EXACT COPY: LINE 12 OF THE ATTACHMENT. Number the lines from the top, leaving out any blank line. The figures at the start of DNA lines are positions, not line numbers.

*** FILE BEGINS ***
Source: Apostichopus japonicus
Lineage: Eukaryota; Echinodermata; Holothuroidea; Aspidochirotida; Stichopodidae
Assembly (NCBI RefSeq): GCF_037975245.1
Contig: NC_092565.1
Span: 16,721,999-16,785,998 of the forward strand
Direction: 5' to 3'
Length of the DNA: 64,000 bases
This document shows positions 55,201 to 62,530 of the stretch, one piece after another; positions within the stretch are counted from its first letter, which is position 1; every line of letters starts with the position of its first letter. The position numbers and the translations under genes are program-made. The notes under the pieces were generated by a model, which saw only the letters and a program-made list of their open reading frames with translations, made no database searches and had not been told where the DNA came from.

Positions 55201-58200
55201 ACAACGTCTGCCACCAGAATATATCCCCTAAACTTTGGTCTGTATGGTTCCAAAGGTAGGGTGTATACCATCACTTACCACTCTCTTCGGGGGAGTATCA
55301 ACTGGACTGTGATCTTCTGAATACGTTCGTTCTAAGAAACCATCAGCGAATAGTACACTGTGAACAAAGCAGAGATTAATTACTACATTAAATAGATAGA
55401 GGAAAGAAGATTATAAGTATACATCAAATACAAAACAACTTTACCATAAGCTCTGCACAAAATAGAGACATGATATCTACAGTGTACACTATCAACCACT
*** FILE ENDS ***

55401 GGAAAGAAGATTATAAGTATACATCAAATACAAAACAACTTTACCATAAGCTCTGCACAAAATAGAGACATGATATCTACAGTGTACACTATCAACCACT